2300 7th Avenue South
The same space that once showcased shiny new cars now shows off the creations of leading-edge Magic City artists. Through Shannon Waltchack’s commitment to adaptive reuse, the former Liberty Motors building on 7th Avenue South now houses a first-class art studio for UAB.
The building’s place in Birmingham history reflects the ongoing renewal of the city itself…
Long before the “mid-century modern” Liberty Motors building adorned Southside’s 2300 corner, the automotive industry was the lifeline of the block. In the 1930s, when this area of town hosted an assortment of small businesses, houses, churches, and service stations, the site was an open service bay for Lambert Service Co., specializing “on all Chrysler products.”
But the thriving area of town would continue to see progress. In 1945 the Medical College of Alabama was moved from Tuscaloosa to Birmingham and the University’s Medical Center was founded, signaling a dramatic future of growth and development.
During the post-World War II recovery period, as auto dealerships proliferated along 7th Avenue South, the corner property at 7th Avenue South and 23rd Street was purchased by the Liberty Motor Company, a major Dodge-Plymouth dealer. In 1957, the company constructed its modern deep-eaved, raked-store fronted sales building, by that time selling Lincolns and Mercurys and, at least for a little while, Edsels. One of its last automotive occupants was Bart Starr Lincoln-Mercury, which moved, along with many other dealers, to the suburbs beginning in the 1970s.
About 1985 the building was remodeled inside to house Howard Garrett & Associates, an engineering firm. Then, in 2004 it was again repurposed as the home of Independent Insurance Agents.
Purchased in December 2011 by Shannon Waltchack, the historic structure was re-envisioned for UAB Studio Arts, a project that retained the building’s classic exterior character while making it an up-to-date facility for the University. The 19,000-square-foot building relocates faculty art studios from spaces lost to the construction of the new Regions Park.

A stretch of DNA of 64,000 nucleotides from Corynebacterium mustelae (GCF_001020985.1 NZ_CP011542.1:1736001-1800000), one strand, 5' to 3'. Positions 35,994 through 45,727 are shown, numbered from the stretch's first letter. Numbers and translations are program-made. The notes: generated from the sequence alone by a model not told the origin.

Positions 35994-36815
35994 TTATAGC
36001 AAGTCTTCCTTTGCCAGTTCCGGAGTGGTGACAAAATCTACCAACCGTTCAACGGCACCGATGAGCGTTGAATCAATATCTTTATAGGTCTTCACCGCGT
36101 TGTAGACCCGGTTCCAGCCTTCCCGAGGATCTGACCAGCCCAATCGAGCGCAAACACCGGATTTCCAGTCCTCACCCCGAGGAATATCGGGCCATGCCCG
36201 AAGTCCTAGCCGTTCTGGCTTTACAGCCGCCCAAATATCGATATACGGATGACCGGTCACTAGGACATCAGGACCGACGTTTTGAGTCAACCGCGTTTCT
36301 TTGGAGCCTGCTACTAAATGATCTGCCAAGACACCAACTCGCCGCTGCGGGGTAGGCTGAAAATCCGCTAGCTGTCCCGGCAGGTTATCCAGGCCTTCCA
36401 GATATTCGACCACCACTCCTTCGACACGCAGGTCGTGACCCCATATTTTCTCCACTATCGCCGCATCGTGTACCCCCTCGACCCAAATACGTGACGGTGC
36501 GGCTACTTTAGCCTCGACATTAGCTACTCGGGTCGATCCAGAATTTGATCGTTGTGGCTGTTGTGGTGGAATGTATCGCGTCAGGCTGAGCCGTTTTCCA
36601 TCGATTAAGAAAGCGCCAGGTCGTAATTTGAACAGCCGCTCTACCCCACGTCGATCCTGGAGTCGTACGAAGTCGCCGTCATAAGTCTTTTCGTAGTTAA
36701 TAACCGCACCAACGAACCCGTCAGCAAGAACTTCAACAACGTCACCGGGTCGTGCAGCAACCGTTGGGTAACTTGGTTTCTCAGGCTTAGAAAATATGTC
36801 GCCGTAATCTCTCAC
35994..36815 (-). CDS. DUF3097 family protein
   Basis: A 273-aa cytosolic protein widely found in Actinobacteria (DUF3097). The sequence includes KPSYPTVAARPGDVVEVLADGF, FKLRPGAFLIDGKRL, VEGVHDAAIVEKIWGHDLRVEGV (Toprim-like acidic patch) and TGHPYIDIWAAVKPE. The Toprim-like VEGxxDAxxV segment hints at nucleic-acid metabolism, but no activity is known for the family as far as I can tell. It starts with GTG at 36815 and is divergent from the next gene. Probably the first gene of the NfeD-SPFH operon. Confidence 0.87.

The new Studio Arts facility includes professional studio space for faculty of the Department of Art and Art History—including graphic design, photography, sculpture, ceramics, drawing, and painting. It will also be a site for manufacturing stage props for dramatic productions.
Transforming the building into an arts studio with artist-specific renovations proved to be an opportunity for extraordinary creativity for Shannon Waltchack as well. Renovations included a graphic design office bay, eight new sinks, new HVAC, roof maintenance with an exhaust system for sculpture, and exterior paint. Rehabilitating an area that had previously serviced cars required something else a bit unusual—an environmental cleanup due to petroleum pollution. Thankfully, experts from GMC came alongside our team to manage the process and ensure environmental safety.
Finally, after moving six tractor-trailer loads of artwork and equipment, the UAB artists have settled into their one-of-a-kind new home. Extolling the benefits of the new space, they note the scale of the interior, easy loading, and abundant natural light. Also, they say that the proximity of colleagues for support and feedback brings new energy.
James Alexander, professor of sculpture and ceramics, says the new art studio spaces are “some of the best in the country.”
At Shannon Waltchack we’re pleased to partner with progressive organizations to bring innovation and ongoing renewal to a city that grows more magical all the time.